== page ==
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State v. Proctor

Supreme Court of New Hampshire, Rockingham

February 8, 2019

THE STATE OF NEW HAMPSHIRE
v.
EDWARD G. PROCTOR

          Argued: January 17, 2019

          Gordon J. MacDonald, attorney general (Elizabeth C. Woodcock, assistant attorney general, on the brief and orally), for the State.

          Thomas Barnard, senior assistant appellate defender, of Concord, on the brief and orally, for the defendant.

          HICKS, J.

         The defendant, Edward G. Proctor, appeals his conviction, following a jury trial in Superior Court (Delker, J.), on one count of violating RSA 632-A:10, I, which prohibits persons convicted of certain offenses from "knowingly undertak[ing] employment or volunteer service involving the care, instruction or guidance of minor children." RSA 632-A:10, I (2016) (amended 2017). We reverse and remand.

         The parties do not substantially dispute the following facts for the purposes of this appeal. The defendant was previously convicted of sexual assault, and at the time of the events leading to his conviction, was on parole. As a result of his conviction, he was required to report quarterly to the local police department so as to initial or sign a sex offender registration form. By initialing or signing the form, the defendant acknowledged that he could not "undertake employment or volunteer service involving the care, instruction or guidance of minor children," including, but not limited to, providing service as a teacher, coach, daycare worker, scout master, summer camp counselor, guidance counselor, or school administrator. RSA 632-A:10, I.

         The defendant, who, at the time, lived in Deerfield, operated his own landscaping business that provided services such as snow-blowing and yard work. In February 2016, the defendant provided snow-blowing services for the neighbor of a juvenile in Hooksett. Initially, the defendant hired the juvenile to clear the neighbor's driveway for him.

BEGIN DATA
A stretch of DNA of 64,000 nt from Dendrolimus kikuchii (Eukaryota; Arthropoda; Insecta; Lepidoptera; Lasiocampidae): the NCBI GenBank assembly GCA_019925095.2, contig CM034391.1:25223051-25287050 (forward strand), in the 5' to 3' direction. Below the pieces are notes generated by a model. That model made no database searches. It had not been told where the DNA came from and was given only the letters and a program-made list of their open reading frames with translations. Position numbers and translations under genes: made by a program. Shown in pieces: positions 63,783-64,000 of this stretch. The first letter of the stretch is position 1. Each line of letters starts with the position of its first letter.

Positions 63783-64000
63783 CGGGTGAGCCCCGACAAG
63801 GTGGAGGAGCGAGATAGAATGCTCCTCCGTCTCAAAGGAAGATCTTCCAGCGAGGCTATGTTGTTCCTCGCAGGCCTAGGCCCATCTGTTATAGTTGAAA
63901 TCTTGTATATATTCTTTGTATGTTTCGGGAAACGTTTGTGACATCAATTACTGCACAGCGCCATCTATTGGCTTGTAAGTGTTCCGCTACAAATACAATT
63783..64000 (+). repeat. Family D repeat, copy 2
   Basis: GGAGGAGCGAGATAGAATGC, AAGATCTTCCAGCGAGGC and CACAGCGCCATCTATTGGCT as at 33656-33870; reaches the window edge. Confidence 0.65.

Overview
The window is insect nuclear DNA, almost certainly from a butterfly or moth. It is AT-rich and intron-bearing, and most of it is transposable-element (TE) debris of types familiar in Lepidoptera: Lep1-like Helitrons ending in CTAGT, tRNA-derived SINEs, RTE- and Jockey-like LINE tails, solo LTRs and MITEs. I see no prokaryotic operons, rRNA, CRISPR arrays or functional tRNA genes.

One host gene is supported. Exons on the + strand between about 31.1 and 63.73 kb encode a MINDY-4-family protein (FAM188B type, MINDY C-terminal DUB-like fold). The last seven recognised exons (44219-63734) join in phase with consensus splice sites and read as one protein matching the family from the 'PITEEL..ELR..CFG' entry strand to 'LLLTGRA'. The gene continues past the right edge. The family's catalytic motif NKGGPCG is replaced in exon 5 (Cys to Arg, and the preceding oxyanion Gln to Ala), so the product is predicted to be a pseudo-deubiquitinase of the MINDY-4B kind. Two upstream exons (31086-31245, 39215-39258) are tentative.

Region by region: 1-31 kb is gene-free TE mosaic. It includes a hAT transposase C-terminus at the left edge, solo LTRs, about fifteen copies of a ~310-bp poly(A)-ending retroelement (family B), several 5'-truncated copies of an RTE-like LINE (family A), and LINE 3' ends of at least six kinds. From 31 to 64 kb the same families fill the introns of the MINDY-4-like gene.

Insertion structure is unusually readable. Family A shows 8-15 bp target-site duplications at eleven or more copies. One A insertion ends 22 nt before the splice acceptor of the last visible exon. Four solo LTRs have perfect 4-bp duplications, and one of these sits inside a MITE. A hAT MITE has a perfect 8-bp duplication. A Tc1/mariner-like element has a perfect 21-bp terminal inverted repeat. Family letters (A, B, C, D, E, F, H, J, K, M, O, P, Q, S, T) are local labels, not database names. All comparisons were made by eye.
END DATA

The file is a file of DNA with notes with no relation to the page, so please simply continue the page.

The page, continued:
In May 2016, the defendant hired the juvenile to work for him on other jobs. The defendant would pick up the juvenile at the juvenile's home in Hooksett and drive him to job sites in Deerfield and Northwood. The work involved filling in pot holes, pulling weeds, and laying down bark mulch. The defendant told the juvenile what to do and showed him how to do it. At the end of May, the juvenile's mother learned that the defendant was a registered sex offender and directed her son to cease working for him. A Rockingham County grand jury subsequently indicted the defendant for violating RSA 632-A:10, I.

         Before trial, the defendant moved to dismiss the indictment, arguing that the statute is unconstitutional. In its narrative order denying the motion, the trial court determined that the statute "is intended to penalize those subjected to its terms from consciously entering into labor or service, which involves the defendant having some supervisory or management authority over a minor child." The court explained, "Put another way, the statute penalizes those persons who have a [qualifying] felony conviction . . . from knowingly either applying for and accepting a position that involves supervision or management of a minor, or directly entering into an employment relationship with a minor child."

         The trial court reiterated its statutory interpretation when it overruled the defendant's objections to its proposed jury instructions:

[DEFENSE COUNSEL]: Your Honor, with respect to . . . the Court's jury instructions . . . where [they define] the . . . prohibition from childcare services of persons convicted of certain offenses. [They say], . . . "This means the State must prove that the Defendant, either; one, applied for and accepted a position that involved a supervision or management of a minor," which tracks the language of the statute. And then the Court adds a second element, "Two, or directly entered into an employment relationship with a minor child." And it is that second element, in essence, that we would be objecting to, Your Honor.
[T]here is nothing in the statute that adds that layer, or that particular element to 632-A:10 .... The Court is interpreting the law, and adding an element, with respect to the second prong of that jury instruction. That is the Court's interpretation of the statute.
THE COURT: Well, let me ask you a question. What would your position be if that second prong . . . [said] directly entered into an employment relationship with a minor child in which the Defendant was responsible for the supervision or management of a minor?
[DEFENSE COUNSEL]: I would argue that the first part of the Court's instruction mirrors the statute, and it is proper; however, the evidence presented to this jury would be in direct contradiction to what the ...

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